A beautifully composed melody of happiness and heartbreak, Clint Eastwood’s splendid adaptation of the Broadway smash hit “Jersey Boys” is music to the world’s ears.
Based on the Tony Award-winning musical of the same name, “Jersey Boys” chronicles the early days of the four young men from the wrong side of the tracks — Frankie Valli, Tommy DeVito, Nick Massi, and Bob Gaudio — who formed the 1960s rock group The Four Seasons.
As they leave their New Jersey neighborhood behind and achieve the American Dream they’ve always wanted, they encounter problems along the way that result in the band’s break-up.
Eastwood paints a clear picture of this quartet at different stages throughout their rise to fame; he leaves no detail — major and minor — untouched and allows the singers to speak for themselves.
His pointed direction doesn’t drain “Jersey Boys” of vitality, nor does it damage its tone, which alternates between joyful vivacity and solemn tragedy. The way I see it, his painstaking juxtaposition of their lives and their music makes for a much more attention-grabbing film.
In his pursuit to shed light upon the rise and fall of The Four Seasons, Eastwood gives his characters room to breathe by breaking the fourth wall — a bold move that, in the hands of a less capable director, could cost the film’s credibility.
With Eastwood in charge, however, this device fleshes out each band member’s perspective on their roots, success, and troubles, instilling an emotive interactivity in “Jersey Boys” that will captivate audiences from the get-go.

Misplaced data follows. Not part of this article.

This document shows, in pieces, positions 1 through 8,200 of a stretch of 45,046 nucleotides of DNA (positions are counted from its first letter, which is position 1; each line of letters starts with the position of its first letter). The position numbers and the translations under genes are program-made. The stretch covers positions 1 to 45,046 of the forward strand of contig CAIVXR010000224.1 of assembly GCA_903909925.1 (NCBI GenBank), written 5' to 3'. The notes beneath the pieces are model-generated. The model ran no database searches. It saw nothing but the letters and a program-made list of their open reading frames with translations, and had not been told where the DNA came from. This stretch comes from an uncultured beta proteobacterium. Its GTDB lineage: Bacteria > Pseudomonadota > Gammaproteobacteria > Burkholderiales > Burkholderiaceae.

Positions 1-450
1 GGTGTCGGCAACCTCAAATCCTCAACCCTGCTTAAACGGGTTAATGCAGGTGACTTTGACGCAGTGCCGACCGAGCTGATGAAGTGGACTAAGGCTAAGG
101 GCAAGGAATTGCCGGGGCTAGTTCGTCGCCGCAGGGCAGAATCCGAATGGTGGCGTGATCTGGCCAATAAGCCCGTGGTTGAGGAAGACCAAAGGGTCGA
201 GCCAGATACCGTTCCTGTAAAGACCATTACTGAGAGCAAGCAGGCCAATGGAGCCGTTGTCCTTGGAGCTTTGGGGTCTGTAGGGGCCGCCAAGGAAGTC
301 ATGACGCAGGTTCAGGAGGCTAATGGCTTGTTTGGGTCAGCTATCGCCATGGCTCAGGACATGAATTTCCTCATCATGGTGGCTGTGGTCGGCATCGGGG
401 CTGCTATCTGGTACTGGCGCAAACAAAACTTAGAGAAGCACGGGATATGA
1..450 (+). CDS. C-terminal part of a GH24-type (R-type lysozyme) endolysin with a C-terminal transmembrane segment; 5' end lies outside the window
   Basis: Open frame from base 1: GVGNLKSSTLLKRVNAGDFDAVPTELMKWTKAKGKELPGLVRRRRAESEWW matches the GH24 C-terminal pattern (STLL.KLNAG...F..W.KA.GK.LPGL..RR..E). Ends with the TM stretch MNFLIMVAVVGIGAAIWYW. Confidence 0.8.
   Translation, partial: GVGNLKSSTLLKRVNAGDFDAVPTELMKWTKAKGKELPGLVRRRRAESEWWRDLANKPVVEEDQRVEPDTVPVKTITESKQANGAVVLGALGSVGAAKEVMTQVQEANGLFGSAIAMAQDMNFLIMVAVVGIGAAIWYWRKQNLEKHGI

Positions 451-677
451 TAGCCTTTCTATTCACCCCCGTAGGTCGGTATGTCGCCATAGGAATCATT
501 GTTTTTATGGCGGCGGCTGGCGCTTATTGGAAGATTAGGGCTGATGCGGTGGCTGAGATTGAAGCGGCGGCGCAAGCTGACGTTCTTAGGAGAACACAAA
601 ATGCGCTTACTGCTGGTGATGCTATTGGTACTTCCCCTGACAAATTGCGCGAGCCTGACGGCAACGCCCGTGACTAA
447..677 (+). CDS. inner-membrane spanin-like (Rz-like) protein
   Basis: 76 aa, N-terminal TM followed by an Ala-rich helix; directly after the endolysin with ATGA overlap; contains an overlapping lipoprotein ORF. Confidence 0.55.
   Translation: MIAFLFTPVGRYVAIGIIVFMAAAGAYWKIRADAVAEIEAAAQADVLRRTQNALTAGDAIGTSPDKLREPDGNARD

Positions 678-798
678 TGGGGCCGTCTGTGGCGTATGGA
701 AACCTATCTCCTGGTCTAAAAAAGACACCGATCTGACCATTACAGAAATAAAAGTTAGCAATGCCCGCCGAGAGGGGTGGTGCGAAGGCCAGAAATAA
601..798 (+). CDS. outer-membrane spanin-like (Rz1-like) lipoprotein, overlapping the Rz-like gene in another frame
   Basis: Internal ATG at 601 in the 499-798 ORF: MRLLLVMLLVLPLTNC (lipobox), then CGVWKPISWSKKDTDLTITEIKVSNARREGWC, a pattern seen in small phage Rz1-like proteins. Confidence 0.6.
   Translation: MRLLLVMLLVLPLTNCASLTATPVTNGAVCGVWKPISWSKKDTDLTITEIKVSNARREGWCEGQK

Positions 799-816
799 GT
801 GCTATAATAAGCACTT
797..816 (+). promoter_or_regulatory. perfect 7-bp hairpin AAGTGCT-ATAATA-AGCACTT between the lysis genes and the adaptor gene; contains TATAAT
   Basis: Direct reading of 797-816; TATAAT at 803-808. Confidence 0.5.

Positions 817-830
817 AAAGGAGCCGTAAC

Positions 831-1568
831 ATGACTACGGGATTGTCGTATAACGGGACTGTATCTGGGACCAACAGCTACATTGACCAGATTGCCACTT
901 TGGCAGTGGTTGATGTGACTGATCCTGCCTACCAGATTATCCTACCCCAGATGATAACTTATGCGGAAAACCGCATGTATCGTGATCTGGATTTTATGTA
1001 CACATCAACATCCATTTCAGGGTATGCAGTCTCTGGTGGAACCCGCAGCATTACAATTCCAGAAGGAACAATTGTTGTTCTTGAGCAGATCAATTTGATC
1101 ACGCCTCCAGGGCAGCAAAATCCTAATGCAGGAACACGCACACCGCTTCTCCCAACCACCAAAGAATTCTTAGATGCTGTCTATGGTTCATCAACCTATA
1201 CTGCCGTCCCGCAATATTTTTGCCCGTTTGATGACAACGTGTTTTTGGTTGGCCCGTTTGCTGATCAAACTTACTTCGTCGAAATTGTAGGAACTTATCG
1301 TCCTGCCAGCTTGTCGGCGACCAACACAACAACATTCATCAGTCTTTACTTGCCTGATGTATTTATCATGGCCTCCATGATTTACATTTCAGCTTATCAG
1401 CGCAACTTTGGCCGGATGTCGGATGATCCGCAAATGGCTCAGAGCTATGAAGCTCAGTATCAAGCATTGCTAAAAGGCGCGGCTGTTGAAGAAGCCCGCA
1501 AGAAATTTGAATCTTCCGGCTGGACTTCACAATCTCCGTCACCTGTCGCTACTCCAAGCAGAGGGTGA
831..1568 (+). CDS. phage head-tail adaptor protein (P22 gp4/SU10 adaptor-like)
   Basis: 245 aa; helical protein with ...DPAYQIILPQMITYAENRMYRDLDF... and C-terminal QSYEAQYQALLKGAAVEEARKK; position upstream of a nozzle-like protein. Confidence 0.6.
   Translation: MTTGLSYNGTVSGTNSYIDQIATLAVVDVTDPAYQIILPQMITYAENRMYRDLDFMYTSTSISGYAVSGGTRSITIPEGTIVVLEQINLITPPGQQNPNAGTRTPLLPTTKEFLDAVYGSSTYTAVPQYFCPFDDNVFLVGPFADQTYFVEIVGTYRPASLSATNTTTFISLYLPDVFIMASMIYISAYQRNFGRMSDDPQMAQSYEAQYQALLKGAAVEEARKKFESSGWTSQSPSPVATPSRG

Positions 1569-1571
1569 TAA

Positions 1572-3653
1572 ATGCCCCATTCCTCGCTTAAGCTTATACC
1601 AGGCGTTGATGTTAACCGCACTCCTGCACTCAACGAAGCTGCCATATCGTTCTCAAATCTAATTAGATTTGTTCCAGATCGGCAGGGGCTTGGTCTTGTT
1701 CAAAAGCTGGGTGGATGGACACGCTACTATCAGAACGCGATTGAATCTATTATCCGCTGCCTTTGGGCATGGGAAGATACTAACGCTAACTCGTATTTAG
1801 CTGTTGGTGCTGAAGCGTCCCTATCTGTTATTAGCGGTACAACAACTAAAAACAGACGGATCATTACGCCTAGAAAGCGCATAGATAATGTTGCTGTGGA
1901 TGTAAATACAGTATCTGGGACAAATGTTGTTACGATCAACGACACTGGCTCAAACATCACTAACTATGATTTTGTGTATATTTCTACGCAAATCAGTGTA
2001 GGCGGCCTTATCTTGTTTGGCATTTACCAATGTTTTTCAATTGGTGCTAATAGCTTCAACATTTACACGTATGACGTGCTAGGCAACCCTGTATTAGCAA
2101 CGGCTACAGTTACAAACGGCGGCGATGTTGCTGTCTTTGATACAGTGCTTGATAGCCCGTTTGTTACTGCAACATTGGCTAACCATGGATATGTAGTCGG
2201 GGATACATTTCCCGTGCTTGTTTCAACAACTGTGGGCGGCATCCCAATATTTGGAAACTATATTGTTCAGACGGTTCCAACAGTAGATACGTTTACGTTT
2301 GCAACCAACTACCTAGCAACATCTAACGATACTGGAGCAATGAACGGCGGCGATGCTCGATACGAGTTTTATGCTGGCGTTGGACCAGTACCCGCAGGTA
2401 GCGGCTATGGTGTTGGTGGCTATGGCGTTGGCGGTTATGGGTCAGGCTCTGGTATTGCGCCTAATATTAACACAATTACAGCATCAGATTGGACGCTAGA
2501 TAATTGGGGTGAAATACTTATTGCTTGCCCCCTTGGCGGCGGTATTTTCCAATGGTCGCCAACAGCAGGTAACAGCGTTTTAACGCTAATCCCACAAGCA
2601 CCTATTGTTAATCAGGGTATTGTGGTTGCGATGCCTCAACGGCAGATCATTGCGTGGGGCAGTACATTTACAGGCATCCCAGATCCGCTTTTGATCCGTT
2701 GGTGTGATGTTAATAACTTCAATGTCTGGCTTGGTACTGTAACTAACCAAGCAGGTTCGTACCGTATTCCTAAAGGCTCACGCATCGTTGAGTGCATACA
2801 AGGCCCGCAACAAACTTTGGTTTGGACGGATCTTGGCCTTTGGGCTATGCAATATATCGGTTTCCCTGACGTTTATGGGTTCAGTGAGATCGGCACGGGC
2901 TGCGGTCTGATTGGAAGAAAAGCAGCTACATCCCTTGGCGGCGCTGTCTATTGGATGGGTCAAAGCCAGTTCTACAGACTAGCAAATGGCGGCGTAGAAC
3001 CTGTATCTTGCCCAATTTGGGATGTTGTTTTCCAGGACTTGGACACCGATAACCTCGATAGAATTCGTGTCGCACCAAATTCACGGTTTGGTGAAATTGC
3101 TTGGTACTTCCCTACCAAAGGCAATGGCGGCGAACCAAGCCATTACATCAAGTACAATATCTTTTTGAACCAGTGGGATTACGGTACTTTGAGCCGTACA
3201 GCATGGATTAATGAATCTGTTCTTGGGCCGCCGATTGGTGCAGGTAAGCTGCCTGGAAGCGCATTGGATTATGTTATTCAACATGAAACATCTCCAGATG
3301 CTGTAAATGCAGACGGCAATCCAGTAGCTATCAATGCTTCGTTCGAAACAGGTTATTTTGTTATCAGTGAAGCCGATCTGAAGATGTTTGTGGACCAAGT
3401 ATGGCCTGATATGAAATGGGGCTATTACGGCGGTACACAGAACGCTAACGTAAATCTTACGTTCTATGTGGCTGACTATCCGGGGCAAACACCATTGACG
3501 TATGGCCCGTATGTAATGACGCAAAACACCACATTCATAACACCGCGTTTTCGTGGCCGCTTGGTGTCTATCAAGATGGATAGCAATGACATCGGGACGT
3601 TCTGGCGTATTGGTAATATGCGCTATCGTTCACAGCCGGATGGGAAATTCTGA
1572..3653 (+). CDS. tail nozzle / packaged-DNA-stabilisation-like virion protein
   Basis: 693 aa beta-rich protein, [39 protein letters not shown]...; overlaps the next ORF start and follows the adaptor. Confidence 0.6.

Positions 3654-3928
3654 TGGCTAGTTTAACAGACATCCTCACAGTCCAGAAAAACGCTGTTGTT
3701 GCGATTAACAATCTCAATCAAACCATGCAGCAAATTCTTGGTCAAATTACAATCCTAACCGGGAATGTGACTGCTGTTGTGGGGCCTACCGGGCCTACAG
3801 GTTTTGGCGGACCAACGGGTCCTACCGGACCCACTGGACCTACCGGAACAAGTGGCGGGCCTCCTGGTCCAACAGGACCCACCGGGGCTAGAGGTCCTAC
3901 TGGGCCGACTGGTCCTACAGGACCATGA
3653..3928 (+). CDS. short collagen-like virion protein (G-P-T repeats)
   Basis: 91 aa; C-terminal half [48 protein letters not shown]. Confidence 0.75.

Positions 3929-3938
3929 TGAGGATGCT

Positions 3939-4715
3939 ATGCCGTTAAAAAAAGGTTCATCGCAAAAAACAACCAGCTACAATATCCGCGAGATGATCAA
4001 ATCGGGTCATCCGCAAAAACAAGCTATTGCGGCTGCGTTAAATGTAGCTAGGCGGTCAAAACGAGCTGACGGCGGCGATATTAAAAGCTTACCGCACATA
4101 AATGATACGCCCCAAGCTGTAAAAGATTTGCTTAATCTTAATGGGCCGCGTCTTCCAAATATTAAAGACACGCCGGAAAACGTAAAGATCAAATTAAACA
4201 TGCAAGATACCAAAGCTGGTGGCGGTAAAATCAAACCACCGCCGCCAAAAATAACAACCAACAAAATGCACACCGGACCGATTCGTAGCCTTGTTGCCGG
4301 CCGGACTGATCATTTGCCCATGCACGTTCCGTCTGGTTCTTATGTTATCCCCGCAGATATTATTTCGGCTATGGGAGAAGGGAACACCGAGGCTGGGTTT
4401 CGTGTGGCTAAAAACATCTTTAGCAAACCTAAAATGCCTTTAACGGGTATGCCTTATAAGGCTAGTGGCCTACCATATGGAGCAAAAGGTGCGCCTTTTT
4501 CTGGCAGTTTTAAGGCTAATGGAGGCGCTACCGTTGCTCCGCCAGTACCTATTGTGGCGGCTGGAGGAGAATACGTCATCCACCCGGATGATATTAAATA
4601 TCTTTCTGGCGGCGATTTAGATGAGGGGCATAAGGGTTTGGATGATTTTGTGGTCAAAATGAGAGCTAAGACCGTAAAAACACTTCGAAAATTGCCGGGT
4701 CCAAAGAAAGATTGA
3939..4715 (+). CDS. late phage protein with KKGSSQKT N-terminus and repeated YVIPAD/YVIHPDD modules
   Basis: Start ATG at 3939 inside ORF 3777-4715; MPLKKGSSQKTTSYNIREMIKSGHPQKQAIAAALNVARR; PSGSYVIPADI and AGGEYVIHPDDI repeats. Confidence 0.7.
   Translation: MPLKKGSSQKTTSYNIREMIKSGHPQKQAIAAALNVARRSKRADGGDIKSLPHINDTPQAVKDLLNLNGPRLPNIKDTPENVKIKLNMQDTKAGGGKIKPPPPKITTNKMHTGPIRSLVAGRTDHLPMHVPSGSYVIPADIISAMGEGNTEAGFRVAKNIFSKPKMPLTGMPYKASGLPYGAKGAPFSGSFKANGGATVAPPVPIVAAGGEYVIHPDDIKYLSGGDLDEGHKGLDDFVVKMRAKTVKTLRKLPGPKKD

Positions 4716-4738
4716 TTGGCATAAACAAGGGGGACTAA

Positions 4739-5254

Not for a split second does the film lose sight of what’s important — the drama behind the clean-cut suits and the renowned hit singles — even if it means starting off slow to see where these scrappy, rough-and-tumble Jersey men came from, and progressively picking up the pace as their fame and fortune bring them unexpected predicaments. It’s sad but true, and Eastwood refuses to shy away from the mistakes these band members made and the trials their bond faced.
No story about The Four Seasons can be told without the right persons to humanize their triumphs and ordeals, and I’m happy to report this film has plenty of good acting from a cast consisting mostly of talents from the Broadway stage production and national tours.
Many of the faces seen aren’t recognizable, but, rest assured, each and every one of them hit the right notes without fail.
John Lloyd Young imbues lead vocalist Frankie Valli with vibrant emotion, effortlessly embodying his struggle to live his dream and handle the ensuing rough consequences. Vincent Piazza brings an ambitious confidence to Tommy DeVito that works in his favor, especially when it creates big defeats for the band.
Michael Lomenda effectively balances Nick Massi’s inner frustration with his good ear for vocals. And as Bob Gaudio, Erich Bergen has this quiet arrogance about him that goes hand in hand with his character’s songwriting savvy.
Last but not least, those memorable songs have this immediate pizzazz to them, creating performances that exude genuine feeling. Landmark favorites such as “Sherry,” “Big Girls Don’t Cry,” “Walk Like a Man,” “My Eyes Adored You,” “Can’t Take My Eyes Off You,” and “Rag Doll” are guaranteed to enrapture audiences as they did me, and the relatable lyrics and infectious melodies never leave you even after you’ve left the theater.
I can’t tell you how many times I’ve listened to the original Broadway cast recordings, which, up until now, have served as my only connection to the famous jukebox musical.
I haven’t seen a stage production yet, but considering what Eastwood has accomplished in his impressive treatment of The Four Seasons’ story, I hope to do so at some point in the near future.
And perhaps there are a good number of you out there who yearn to see the wonder and misfortune that The Four Seasons experienced in “Jersey Boys.” If you’ve seen the musical before, you’re liable to enjoy what Eastwood’s film has to offer.
And if you haven’t, then prepare yourself for a terrific rags-to-riches journey, with great music included as well.
MPAA rating: R for language throughout
Run time: 2 hours and 14 minutes
Playing: In general release